Energy Production Through the Kreb’s Cycle

Energy is essential to cellular function and we can get this energy by metabolizing carbohydrates, proteins, and fats. The Kreb's Cycle (also known as the TCA Cycle & Citric Acid Cycle) is a critical component for macronutrient metabolism and energy conversion for all 3 of these nutrients. The complete metabolism for each of them must, at some point, go through the Kreb's Cycle. For a more indepth discussion of this pathway, keep reading.

The Kreb's cycle takes place in the mitochondria of the cell. It was named for the chemist and Nobel Prize winner (1953), Hans Krebs. This cycle is a series of chemical intermediates that are transformed to another intermediate by enzymes specific to that step in the cycle. Each step is catalyzed by a specific enzyme. The cycle starts with oxaloacetate and ends with oxaloacetate. The cycle produces 1 ATP, 3 NADH, and 1 FADH2 per turn. If you recall from glycolysis, two pyruvates are produced per molecule of glucose. Pyruvate is converted to acetyl CoA which enters the Kreb's cycle. Therefore, one molecule of glucose eventually creates 2 turns of the krebs cycle.

Kreb's Cycle EnergyThe 2-carbon acetyl portion of acetyl CoA is oxidized to 2 CO2 molecules during the cycle.

Some amino acids can enter at different steps in the Kreb's cycle. During the metabolism of odd chain fatty acids, one three carbon molecule remains at the end. It enters the Kreb's cycle at the Succinyl CoA step. Thus, the Kreb's cycle is very important for energy production from all food supplies.

Also, keep in mind that I have divided these steps based on a number of sources. Different sources divide these steps differently. They may even add other intermediates. I have tried to keep these steps as simple as possible and only expand on the areas that are important in understanding the process. Others may argue that other areas are also important and they may be right but this is my site and not theirs. Again, I hope this helps.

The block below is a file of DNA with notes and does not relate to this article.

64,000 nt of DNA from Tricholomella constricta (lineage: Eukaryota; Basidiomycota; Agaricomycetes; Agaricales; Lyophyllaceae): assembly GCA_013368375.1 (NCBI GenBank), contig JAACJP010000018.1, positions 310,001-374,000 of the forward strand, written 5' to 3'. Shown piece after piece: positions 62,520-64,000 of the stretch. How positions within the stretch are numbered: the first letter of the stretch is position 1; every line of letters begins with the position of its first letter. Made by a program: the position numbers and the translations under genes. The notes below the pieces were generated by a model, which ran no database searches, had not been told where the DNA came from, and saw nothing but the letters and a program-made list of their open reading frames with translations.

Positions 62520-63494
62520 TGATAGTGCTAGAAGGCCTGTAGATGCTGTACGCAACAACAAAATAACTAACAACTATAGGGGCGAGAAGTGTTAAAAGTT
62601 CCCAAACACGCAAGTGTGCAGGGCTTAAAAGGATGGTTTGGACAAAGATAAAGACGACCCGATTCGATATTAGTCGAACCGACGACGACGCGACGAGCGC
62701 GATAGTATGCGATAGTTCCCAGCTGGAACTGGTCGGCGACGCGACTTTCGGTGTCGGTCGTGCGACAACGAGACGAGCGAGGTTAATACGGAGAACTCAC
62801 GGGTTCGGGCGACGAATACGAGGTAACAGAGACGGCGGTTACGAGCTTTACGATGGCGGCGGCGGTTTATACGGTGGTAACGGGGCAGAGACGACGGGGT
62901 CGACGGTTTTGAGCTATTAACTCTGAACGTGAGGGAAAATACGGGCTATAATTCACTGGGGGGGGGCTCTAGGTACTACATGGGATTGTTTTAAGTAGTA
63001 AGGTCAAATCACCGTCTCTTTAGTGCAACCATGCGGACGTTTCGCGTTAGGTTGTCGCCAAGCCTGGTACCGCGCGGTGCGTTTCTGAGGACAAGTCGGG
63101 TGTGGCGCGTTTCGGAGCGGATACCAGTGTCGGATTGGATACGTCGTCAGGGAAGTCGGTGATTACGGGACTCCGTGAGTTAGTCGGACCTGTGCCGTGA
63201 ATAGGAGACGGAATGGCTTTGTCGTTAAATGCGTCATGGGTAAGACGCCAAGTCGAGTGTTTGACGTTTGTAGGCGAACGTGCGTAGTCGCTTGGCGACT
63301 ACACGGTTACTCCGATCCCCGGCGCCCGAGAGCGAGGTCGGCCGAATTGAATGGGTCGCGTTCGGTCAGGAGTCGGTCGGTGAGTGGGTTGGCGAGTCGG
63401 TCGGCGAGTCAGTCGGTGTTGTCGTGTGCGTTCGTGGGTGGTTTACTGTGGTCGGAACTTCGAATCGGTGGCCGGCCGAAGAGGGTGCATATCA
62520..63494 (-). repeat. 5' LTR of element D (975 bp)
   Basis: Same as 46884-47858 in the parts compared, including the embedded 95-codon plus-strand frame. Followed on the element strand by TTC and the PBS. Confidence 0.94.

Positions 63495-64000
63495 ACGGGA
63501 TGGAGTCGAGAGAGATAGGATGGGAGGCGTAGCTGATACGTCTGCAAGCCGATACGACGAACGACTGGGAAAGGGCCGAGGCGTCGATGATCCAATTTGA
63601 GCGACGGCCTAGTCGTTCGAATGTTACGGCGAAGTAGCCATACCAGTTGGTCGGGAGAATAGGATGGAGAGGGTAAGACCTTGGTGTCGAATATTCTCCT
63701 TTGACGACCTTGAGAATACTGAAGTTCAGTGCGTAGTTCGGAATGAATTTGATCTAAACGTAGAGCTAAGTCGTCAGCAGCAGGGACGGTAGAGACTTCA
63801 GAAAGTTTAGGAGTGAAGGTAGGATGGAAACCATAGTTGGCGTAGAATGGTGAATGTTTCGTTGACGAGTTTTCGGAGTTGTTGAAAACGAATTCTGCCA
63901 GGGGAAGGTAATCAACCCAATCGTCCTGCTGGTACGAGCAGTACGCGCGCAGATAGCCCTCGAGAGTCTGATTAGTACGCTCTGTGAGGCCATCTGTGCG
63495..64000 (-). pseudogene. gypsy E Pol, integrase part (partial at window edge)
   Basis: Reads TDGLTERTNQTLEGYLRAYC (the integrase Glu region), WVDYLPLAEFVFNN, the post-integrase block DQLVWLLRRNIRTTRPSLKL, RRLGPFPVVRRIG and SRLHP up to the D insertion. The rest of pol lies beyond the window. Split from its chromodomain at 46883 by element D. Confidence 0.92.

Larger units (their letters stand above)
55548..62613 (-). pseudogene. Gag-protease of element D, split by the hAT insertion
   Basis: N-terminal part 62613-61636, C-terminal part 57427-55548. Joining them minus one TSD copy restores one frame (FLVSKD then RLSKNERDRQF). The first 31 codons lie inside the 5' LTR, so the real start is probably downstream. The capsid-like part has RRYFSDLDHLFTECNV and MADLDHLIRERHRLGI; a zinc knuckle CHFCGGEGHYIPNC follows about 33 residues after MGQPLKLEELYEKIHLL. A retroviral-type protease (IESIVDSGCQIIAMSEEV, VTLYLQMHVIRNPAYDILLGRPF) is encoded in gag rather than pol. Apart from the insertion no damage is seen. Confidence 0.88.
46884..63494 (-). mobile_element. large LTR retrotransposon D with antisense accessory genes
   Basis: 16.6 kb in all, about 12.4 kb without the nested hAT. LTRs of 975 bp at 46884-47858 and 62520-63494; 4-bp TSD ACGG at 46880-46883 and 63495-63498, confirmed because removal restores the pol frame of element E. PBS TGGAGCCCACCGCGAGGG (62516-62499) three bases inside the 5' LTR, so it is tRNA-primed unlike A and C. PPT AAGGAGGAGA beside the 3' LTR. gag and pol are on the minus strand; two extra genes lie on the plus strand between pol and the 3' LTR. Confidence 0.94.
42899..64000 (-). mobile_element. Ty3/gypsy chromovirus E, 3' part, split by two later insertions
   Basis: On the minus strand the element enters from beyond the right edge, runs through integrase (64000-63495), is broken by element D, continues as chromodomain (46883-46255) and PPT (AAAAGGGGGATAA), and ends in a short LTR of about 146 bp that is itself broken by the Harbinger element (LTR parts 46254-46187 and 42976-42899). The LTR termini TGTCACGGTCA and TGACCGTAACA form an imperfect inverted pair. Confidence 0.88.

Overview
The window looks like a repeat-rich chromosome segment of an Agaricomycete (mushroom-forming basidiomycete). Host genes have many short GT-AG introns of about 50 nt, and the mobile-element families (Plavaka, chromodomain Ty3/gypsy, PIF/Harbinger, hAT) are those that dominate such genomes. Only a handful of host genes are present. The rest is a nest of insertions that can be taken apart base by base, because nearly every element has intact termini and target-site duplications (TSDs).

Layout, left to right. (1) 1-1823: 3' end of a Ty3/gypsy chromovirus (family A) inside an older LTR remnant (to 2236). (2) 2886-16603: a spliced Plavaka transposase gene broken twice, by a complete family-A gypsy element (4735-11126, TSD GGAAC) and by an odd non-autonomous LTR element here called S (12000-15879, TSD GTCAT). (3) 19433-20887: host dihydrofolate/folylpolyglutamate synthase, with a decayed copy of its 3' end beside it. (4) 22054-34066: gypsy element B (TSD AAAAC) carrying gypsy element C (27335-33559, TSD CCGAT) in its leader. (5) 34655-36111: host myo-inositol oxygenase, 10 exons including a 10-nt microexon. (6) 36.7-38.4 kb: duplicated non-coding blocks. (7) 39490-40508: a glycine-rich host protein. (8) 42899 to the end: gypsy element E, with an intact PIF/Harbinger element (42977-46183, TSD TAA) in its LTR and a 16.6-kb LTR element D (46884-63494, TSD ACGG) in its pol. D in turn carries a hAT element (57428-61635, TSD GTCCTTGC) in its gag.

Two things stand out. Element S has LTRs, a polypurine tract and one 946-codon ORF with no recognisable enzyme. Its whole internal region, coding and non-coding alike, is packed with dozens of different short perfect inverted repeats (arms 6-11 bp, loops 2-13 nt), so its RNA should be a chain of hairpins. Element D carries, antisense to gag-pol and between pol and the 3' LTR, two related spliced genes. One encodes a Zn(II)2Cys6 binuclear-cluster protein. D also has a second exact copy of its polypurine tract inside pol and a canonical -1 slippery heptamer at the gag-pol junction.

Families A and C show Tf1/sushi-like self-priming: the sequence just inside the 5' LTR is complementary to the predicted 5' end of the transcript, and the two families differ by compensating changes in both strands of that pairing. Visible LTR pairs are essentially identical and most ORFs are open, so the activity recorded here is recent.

The first step in the Krebs Cycle is the formation of citrate from the combination of oxaloacetate and Acetyl CoA. The acetyl group from acetyl CoA is added to oxaloacetate forming citrate via the enzyme citrate synthase. The CoA from acetyl CoA leaves as CoASH. Not much else occurs at this step. Citrate inhibits citrate synthase (product inhibition). So does succinyl CoA by competitive inhibition.

Citrate is converted to isocitrate by the action of aconitase. Again, not much occurs here.

Isocitrate DH acts on isocitrate, converting it to α-ketoglutarate, producing an NADH and CO2 in the process. The carbon that forms CO2 comes from the acetyl group that enters the cycle. This is our first yield from the Kreb's cycle. The removal of carbon dioxide is termed oxidative decarboxylation (if anyone cares!).

NADH inhibits isocitrate DH (product inhibition). NADH product inhibition provides control over three steps in the Kreb's cycle. Since there are only 4 controlled steps in Kreb's, NADH is an important control mechanism. This step is also controlled (enhanced) by increased ADP and calcium.